BaseballOverhand throwing places extremely high stresses on the elbow. In baseball pitchers and other throwing athletes, these high stresses are repeated many times and can lead to serious overuse injury. Although throwing injuries in the elbow most commonly occur in pitchers, they can be seen in any athlete who participates in repetitive overhand throwing.

Flexor Tendinitis

Repetitive throwing can irritate and inflame the flexor tendons where they attach to the humerus bone on the inner side of the elbow.

Ulnar Collateral Ligament (UCL) Injury

The ulnar collateral ligament (UCL) is the most commonly injured ligament in throwers. Injuries of the UCL can range from minor damage and inflammation to a complete tear of the ligament. This is also known as the “Tommy John” injury.

Valgus Extension Overload (VEO)

During the throwing motion, the olecranon and humerus bones are twisted and forced against each other. Over time, this can lead to wear on the elbow cartilage and bone spur formation.

Stress Fracture

Stress fractures occur when muscles become fatigued and are unable to absorb added shock. Eventually, the fatigued muscle transfers the over-load of stress to the bone, causing a tiny crack called a stress fracture.

Ulnar Neuritis

In throwing athletes, the ulnar (or “funny bone”) nerve is stretched repeatedly. This stretching can lead to irritation of the nerve, a condition called ulnar neuritis. This can cause pain and numbness that radiates from the inside of the elbow down to the small finger.

In many of these elbow conditions, pain will resolve when the athlete stops throwing. In baseball pitchers, rate of injury is highly re-lated to the number of pitches thrown, the number of innings pitched, and the number of months spent pitching each year. In most cases, treatment for throwing in-juries in the elbow begins with a short period of rest. Additional treatment options may include physical therapy, changing throwing mechanics, anti-inflammatory medications and icing.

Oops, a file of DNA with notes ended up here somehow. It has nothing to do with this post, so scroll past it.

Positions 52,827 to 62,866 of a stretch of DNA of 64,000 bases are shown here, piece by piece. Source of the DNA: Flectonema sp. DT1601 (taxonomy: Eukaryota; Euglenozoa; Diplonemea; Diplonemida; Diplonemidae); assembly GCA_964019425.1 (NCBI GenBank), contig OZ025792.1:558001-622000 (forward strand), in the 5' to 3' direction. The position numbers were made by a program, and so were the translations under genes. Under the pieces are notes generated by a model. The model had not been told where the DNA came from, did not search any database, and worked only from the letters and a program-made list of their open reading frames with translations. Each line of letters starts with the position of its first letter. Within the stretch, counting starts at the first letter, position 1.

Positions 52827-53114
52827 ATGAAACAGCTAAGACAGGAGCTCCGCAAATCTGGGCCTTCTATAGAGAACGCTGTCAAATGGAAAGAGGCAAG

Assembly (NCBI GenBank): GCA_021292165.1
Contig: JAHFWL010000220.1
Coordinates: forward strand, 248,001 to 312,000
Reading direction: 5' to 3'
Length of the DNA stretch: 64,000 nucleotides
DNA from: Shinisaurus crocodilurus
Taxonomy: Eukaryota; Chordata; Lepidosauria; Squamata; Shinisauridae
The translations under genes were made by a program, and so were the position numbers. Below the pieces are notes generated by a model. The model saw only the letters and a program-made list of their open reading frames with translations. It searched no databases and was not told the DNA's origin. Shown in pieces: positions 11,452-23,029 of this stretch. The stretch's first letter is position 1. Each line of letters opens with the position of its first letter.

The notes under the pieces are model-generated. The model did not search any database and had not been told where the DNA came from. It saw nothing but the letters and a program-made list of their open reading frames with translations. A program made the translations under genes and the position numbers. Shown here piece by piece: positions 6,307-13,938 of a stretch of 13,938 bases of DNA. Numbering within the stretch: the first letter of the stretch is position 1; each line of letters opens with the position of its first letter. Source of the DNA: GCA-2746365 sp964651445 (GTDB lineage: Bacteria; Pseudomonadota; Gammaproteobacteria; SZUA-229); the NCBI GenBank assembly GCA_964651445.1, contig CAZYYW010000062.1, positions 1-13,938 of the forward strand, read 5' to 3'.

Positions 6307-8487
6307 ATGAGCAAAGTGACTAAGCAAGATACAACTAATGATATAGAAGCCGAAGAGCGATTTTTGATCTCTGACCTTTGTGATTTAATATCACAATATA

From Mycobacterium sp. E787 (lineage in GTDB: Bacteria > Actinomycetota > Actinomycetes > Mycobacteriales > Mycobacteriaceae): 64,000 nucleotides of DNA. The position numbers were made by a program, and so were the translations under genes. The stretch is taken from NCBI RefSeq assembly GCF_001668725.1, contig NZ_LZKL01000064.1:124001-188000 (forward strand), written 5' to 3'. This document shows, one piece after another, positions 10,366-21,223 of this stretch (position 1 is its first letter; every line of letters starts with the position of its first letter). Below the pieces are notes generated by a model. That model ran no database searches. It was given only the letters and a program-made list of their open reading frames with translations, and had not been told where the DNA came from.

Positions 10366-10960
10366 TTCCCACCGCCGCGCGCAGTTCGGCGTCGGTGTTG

If painful symptoms are not relieved by nonsurgical methods, and the athlete desires to continue throwing, surgical treatment may be considered.

Elbow Arthroscopy is a common way of treating elbow joint problems. During arthroscopy, the surgeon inserts a small camera, called an arthroscope, into the elbow joint. The camera displays pictures on a television screen, and the surgeon uses these images to guide miniature surgical instruments to address the problems.

Athletes who have an unstable or torn UCL, and who do not respond to nonsurgical treatment, are candidates for surgical ligament reconstruction. This surgical procedure is referred to as “Tommy John surgery” by the general public, named after the former major league pitcher who had the first successful surgery in 1974. Today, UCL reconstruction has become a common procedure, helping professional and college athletes continue to compete in a range of sports.

The best way to treat elbow injuries is to prevent them.  Recent re-search has focused on identifying risk factors for elbow injury and strategies for injury prevention. Proper conditioning, technique, and recovery time can help to prevent throwing injuries in the elbow. In the case of younger athletes, pitching guidelines regarding rest, number of pitches per game and week, as well as type of pitches thrown, have been developed to protect children from injury.

Our elbow and sports medicine specialists at The Orthopaedic Clinic have years of experience and specialized training in treating various elbow disorders.  If you or someone you know if suffering from elbow problems, let our team of experts evaluate you and get you back to throwing without pain!

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